This site is intended for health professionals only

At the heart of general practice since 1960

pul jul aug2020 cover 80x101px
Read the latest issue online

Independents' Day

Who wants to see their GP on a Saturday, anyway?

  • Print
  • 15
  • Rate
  • Save

‘Imagine running through an endless spreadsheet pursued by an insatiable, anthropomorphised photocopier that wants to tear out your soul and Xerox it to death before shoving the useless skin-envelope of your former self through a giant shredder.’ These are words Colin, a despondent office worker, used to describe his working week. Not surprisingly he, and many others like him, feel let down by the government’s idea of seven-day GP opening.

‘A trip to the GP surgery during office hours used to be an event,’ says Colin.

‘We would all pray for a mild symptom to come along, like an itchy ear or a sweaty armpit, so we could get out for a bit. Being able to spend half an hour in the relative calm of a doctor’s waiting room with a copy of Readers Digest was better than listening to the office boss tell us about his skiing holiday or his Volvo’s phenomenal braking system or how he once shot a wolf with a paint-ball gun’.

‘Besides,’ continues Colin, ‘Saturday mornings are reserved for hangovers: there’s no way I’m going to waste them on a GP appointment. In fact, when I get home I’m going to write to the Government to tell them that their idea of using the health service to force innocent wage slaves like me to increase the country’s productivity simply cannot be allowed to happen. I used to be in a band you know!’

Dr Kevin Hinkley is a GP in Edinburgh

Rate this blog 

Click to rate

  • 1 star out of 5
  • 2 stars out of 5
  • 3 stars out of 5
  • 4 stars out of 5
  • 5 stars out of 5

0 out of 5 stars

Readers' comments (15)

  • Funny how no other western country has 7 day GP services. Also, seems to have been lost how other western health systems have a lot more capacity, doctors, nurses, access to scanners and so on and can manage within 5 days a week. Our system cannot even do that. The solution from clown politicians is to force it on the very people who cannot cope as it is.

    Unsuitable or offensive? Report this comment

  • As a health professional I would just like to point out that my trust have changed the sickness policy to say I have to take unpaid leave to see the doctor during working hours. And I have about the third letter calling me in for an asthma review here. Could do it on the phone except the telephone call slots clash with when I'm in clinic myself. Would one evening session a week be too much to ask?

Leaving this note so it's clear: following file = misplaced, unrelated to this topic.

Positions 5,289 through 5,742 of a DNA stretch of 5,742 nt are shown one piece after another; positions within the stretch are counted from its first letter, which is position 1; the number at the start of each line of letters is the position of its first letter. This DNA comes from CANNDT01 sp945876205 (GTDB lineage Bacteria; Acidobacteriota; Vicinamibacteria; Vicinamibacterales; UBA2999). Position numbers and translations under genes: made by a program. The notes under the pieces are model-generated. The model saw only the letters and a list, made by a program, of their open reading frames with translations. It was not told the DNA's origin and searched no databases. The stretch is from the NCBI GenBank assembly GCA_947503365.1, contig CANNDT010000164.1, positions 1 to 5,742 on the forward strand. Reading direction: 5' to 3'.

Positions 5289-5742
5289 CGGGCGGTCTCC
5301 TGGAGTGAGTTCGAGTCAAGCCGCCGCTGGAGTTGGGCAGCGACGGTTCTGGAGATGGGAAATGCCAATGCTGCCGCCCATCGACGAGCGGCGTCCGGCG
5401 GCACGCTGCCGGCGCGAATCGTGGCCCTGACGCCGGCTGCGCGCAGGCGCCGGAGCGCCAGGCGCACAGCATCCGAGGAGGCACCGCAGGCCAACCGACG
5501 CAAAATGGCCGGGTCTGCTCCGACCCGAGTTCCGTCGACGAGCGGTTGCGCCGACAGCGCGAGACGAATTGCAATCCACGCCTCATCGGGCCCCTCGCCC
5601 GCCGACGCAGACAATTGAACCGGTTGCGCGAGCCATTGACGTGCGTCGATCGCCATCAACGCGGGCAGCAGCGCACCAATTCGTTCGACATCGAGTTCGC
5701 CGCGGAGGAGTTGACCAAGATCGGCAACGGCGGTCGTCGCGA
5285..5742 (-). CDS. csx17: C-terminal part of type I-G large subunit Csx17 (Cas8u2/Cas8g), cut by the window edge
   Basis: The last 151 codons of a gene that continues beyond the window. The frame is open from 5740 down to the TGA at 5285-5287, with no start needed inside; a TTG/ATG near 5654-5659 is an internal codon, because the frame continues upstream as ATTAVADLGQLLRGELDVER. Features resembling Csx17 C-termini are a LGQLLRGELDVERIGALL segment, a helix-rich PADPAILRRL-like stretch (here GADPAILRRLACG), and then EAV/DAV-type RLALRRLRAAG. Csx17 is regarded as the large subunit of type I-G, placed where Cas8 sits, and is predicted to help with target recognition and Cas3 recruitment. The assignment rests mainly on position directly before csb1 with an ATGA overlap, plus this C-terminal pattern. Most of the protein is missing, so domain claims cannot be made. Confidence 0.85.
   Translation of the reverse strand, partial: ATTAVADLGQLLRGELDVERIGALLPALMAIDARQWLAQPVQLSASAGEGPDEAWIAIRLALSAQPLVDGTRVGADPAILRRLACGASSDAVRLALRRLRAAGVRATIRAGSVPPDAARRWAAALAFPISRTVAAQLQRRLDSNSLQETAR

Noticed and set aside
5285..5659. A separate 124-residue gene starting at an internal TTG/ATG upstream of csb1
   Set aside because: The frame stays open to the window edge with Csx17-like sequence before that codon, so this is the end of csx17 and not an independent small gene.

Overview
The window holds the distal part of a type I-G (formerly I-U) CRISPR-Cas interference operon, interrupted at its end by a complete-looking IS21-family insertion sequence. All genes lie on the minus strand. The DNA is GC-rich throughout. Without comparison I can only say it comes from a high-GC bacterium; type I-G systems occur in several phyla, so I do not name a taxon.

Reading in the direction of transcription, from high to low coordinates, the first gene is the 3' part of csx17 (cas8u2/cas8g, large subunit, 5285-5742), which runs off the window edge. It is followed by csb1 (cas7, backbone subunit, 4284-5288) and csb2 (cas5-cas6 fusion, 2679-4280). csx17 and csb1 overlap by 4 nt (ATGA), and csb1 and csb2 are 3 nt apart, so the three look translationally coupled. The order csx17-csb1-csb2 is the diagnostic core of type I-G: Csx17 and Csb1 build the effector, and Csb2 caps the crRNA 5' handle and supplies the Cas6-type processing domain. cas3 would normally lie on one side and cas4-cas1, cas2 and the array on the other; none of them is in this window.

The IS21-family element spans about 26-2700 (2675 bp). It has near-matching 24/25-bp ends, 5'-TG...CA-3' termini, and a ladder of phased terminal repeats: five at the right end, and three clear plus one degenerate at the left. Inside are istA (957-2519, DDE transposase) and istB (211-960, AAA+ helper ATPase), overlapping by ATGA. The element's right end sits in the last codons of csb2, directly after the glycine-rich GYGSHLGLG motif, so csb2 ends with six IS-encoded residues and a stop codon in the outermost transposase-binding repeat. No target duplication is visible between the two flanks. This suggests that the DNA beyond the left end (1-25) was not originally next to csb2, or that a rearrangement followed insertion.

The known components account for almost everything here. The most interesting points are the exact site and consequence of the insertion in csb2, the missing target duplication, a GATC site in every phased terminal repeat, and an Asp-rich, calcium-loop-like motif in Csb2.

Unsuitable or offensive? Report this comment

  • Patients with complex long term conditions value the continuity of seeing the same GP, who knows them and their medical history really well. The danger of a 7-day GP service is that it will be harder, not easier, to have the continuity of seeing the same GP, since more GPs will be needed, and the working hours of each GP will be spread more thinly to cover a longer working week.

    The better option would be for out of hours services to be properly resourced and manned by clinically trained staff, so that fewer callers to NHS 111 are told to attend A&E by staff who have only their script, and no clinical knowledge, to guide them in assessing risk.

    How about the Government properly resourcing the current GP service before it starts talking about a fundamentally different way of working? Sorry, silly question!!

    Unsuitable or offensive? Report this comment

  • My husband has had an ongoing, albeit relatively minor, health problem for the last two months. He's waiting till January to see our GP because all his annual leave for 2015 is booked up, and his employers consider that visiting one's doctor for a non-emergency should count as annual leave, not sick leave.

    Just saying.

    Just saying.

    Unsuitable or offensive? Report this comment

  • There are thousands of pharmacies in the UK which open at weekends - they are, after all, a retail business as well as a first point of call for professional healthcare -
    and for the latter, are grossly underused. Why on earth Jeremy Hunt wants to replicate this with GP surgeries, I have no idea. But power fetishism and fascist ideology come to mind.

    Unsuitable or offensive? Report this comment

View results 10 results per page20 results per page

Have your say

  • Print
  • 15
  • Rate
  • Save